Download My Search for Ramanujan: How I Learned to Count by Ken Ono PDF

By Ken Ono

"The son of a well known eastern mathematician who got here to the us after international battle II, Ken Ono used to be raised on a nutrition of excessive expectancies and little compliment. Rebelling opposed to his pressure-cooker of a lifestyles, Ken decided to drop out of highschool to keep on with his personal course. to acquire his father’s approval, he invoked the biography of the well-known Indian mathematical prodigy Srinivasa Ramanujan, whom his father respected, who had two times flunked out of faculty due to his single-minded devotion to mathematics.
Ono describes his rocky direction via collage and graduate university, interweaving Ramanujan’s tale together with his personal and telling how at key moments, he was once encouraged via Ramanujan and guided through mentors who inspired him to pursue his curiosity in exploring Ramanujan’s mathematical legacy.
Picking up the place others left off, starting with the nice English mathematician G.H. Hardy, who introduced Ramanujan to Cambridge in 1914, Ono has dedicated his mathematical occupation to realizing how in his brief lifestyles, Ramanujan used to be in a position to detect such a lot of deep mathematical truths, which Ramanujan believed have been despatched to him as visions from a Hindu goddess. And it was once Ramanujan who was once finally the resource of reconciliation among Ono and his parents.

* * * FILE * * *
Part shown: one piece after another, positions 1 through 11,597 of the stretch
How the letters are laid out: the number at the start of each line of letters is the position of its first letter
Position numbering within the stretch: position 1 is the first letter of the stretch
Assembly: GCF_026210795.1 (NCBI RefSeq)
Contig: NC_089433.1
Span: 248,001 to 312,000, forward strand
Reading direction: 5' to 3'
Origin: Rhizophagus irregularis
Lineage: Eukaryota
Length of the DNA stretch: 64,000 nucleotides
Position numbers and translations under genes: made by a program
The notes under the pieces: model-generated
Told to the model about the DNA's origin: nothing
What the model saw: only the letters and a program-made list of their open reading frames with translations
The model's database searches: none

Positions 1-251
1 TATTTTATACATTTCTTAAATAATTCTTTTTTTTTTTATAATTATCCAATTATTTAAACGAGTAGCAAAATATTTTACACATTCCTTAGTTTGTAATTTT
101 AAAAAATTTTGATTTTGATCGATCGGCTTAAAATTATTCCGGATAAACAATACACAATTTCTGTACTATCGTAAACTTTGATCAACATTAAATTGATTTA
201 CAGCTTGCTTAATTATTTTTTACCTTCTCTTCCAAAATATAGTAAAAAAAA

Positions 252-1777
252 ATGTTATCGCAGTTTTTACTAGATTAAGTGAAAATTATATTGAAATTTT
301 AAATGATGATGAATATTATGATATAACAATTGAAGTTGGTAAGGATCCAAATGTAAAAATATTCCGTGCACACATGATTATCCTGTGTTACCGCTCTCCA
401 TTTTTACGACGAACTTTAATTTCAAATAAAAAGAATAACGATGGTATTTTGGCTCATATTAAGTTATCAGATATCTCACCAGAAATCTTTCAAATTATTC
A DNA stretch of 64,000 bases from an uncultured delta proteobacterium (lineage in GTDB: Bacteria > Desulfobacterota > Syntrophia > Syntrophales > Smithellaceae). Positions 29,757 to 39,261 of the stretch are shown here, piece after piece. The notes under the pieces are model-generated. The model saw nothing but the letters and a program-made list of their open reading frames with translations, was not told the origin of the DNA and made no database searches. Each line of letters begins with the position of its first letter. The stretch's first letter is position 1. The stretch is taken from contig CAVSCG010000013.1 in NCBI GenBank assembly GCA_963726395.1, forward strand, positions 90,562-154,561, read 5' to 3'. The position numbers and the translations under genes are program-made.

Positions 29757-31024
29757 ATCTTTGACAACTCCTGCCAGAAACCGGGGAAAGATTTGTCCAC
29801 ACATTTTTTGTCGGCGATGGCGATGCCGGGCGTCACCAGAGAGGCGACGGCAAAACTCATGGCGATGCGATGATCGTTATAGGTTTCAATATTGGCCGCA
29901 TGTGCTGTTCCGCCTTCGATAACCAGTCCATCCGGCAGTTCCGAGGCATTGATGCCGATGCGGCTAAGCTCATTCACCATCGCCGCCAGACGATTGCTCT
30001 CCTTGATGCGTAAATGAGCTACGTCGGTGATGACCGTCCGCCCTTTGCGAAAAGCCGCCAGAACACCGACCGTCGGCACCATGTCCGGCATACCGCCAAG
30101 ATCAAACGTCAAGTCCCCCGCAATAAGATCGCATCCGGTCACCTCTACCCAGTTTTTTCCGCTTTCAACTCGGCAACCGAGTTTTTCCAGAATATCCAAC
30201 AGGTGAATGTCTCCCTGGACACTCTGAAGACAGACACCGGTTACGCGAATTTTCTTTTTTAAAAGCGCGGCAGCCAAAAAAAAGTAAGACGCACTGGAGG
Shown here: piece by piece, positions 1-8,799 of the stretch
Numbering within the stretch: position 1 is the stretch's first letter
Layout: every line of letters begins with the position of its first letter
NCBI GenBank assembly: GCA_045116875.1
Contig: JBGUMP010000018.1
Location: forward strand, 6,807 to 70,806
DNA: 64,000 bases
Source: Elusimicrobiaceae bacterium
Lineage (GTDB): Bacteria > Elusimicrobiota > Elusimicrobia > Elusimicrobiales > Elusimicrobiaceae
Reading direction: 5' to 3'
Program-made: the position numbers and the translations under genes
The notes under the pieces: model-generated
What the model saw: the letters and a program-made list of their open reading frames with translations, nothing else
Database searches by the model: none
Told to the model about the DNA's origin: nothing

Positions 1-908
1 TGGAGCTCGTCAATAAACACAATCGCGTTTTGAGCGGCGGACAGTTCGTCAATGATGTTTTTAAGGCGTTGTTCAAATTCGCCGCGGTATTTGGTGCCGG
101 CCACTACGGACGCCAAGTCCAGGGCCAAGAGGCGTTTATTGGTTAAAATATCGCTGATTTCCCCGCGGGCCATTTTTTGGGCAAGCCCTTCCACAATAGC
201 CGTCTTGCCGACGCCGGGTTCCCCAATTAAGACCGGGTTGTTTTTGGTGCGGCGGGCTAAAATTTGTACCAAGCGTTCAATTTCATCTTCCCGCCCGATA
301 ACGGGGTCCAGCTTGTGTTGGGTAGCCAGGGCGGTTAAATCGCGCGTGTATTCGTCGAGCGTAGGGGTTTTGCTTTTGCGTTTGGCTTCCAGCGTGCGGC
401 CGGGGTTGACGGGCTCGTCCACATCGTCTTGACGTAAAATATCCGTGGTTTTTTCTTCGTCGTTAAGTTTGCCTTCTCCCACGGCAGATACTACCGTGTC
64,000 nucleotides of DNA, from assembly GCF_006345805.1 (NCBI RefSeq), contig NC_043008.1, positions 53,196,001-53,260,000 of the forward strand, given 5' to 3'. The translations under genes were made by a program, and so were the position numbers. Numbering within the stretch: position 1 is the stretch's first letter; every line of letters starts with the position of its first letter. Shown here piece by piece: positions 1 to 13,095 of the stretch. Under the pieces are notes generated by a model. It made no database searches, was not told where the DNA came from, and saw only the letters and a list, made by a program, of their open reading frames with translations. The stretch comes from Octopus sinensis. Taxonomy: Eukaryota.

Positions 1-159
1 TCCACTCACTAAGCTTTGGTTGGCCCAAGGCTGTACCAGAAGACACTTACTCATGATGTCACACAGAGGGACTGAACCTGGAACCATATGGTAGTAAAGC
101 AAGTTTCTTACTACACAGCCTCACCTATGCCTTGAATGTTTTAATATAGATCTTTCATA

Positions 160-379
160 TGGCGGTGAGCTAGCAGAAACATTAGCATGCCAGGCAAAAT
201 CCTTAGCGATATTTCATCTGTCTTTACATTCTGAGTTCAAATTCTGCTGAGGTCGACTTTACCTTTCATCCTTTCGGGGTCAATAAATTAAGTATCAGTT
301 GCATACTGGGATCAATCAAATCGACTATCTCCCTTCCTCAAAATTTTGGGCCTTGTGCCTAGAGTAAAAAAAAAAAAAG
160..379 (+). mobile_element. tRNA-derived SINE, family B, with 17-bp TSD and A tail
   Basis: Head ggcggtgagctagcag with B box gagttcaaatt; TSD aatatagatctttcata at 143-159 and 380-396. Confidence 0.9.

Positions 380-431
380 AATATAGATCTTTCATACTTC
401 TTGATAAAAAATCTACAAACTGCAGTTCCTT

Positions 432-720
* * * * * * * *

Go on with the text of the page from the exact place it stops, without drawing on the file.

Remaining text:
Ono’s look for Ramanujan levels over 3 continents and crosses paths with mathematicians whose lives span the globe and the full 20th century and past. alongside the way in which, Ken made many desirable discoveries. crucial and striking considered one of all was once his personal humanity."

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For her, serving the family was her job, her duty. But it annoyed me terribly that she constantly reminded us how much she was giving up. She presented herself as a martyr who had sacrificed all self-interest for the family. I think that this was perhaps her way of instilling in us a sense of 28 M Y C H I L DHO OD (19 70 –19 8 4) duty to succeed in the lives that they had planned for us. I certainly didn’t want to feel guilt for not doing my part. But I thought that she should enjoy a better life and do something for herself once in a while, like all the other mothers in the neighborhood.

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In fact, the Institute doesn’t even have any students. The Institute is a place for deep thought where roughly thirty permanent faculty members in its four schools, together with visiting scholars, pursue knowledge for its own sake. The Institute opened with five of the world’s leading mathematicians and physicists: John Alexander, Albert Einstein, Oswald Veblen, John von Neumann, and Hermann Weyl. Forty of the fifty-six Fields Medalists and thirty-three Nobel laureates have been members of the Institute.

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